During WWII Stalin wanted to keep the supply lines for the Kiev fortress alive at all cost, using two tunnels under the river Dnjepr. Today the ruins of this failed, highly secret project are sinking into the swamps near the city.
Actually we never wanted to go to Lviv. Nevertheless, this was were we fell out of a plane right on the first day of our tour across the Ukraine. And who was to blame? The UEFA!
On April 26, 1986 reactor number 4 of the Chernobyl Nuclear Power Plant exploded and contaminated half of Europe. A visit to the still highly contaminanted Exclusion Zone around the former power plant
Wooden houses so beautiful that they have been proposed as an UNESCO World Heritage site? Those exist in Porvoo, about an hour east of Helsinki in Finland 🙂
The last stop on my trip through Belarus was the border city of Brest. Only the Brest Fortress has survived the Second World War, but not just the giant memorial complex is worth a visit! 🙂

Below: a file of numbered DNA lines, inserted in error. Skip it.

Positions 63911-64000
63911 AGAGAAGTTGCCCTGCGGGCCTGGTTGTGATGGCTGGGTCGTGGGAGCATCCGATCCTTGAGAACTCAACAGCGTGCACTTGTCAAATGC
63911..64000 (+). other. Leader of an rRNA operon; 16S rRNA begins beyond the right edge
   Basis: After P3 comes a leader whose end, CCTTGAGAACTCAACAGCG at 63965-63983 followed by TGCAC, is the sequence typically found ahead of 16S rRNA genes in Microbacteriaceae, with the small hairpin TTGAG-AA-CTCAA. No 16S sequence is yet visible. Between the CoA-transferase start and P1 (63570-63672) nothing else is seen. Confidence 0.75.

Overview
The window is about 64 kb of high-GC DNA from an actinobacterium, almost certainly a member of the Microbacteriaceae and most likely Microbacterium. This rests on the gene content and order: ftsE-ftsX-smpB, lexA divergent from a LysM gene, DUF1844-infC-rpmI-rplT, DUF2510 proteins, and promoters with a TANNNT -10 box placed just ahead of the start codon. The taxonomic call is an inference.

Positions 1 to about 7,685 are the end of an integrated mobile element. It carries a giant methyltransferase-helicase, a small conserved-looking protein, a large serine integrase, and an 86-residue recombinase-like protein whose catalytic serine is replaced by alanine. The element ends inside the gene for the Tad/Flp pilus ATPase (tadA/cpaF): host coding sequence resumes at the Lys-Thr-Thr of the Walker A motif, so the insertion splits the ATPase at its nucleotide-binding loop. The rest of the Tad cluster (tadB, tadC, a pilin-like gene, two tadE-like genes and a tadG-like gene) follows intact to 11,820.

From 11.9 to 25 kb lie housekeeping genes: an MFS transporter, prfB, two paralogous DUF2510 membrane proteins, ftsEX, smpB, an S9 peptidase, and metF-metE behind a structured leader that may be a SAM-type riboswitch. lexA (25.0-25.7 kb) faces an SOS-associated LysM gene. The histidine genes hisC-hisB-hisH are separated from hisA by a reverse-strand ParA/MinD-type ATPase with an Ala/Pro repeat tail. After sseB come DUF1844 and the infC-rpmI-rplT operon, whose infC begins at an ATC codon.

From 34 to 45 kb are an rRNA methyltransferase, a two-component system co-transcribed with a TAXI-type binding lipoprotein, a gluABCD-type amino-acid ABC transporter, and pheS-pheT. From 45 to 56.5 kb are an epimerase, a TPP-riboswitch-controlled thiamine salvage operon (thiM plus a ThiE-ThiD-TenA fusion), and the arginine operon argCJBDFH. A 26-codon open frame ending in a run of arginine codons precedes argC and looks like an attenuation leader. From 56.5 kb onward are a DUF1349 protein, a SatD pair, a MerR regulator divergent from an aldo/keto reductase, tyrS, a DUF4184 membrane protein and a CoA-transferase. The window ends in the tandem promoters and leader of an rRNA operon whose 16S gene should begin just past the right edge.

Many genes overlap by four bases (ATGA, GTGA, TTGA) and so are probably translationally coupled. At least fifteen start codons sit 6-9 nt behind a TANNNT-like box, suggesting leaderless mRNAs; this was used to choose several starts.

Many may be familiar with the French Maginot Line. The Soviet counterpart, the Stalin Line, is far less well known. 35 kilometers from Minsk, some of the few remains have been turned into a “Military Amusement Park”.
In the Soviet Union, the kids didn’t fly to London in Summer, but went to the Communist Pioneer Camp. One of these camps is rotting away in a forest near Minsk…
There is not much to see in Minsk, so most people will want to visit other places in Belarus. And Minsk serves as a good starting point for a round trip car hire! 🙂
I went to the “Night of the Museum” at the Museum of the Great Patriotic War in Minsk. “What could go wrong?”, I thought… 😉
Reliability, commitment and leadership skills were to be consciously promoted in the Soviet Union. And how could one train these three qualities better than by letting children operate a railway line?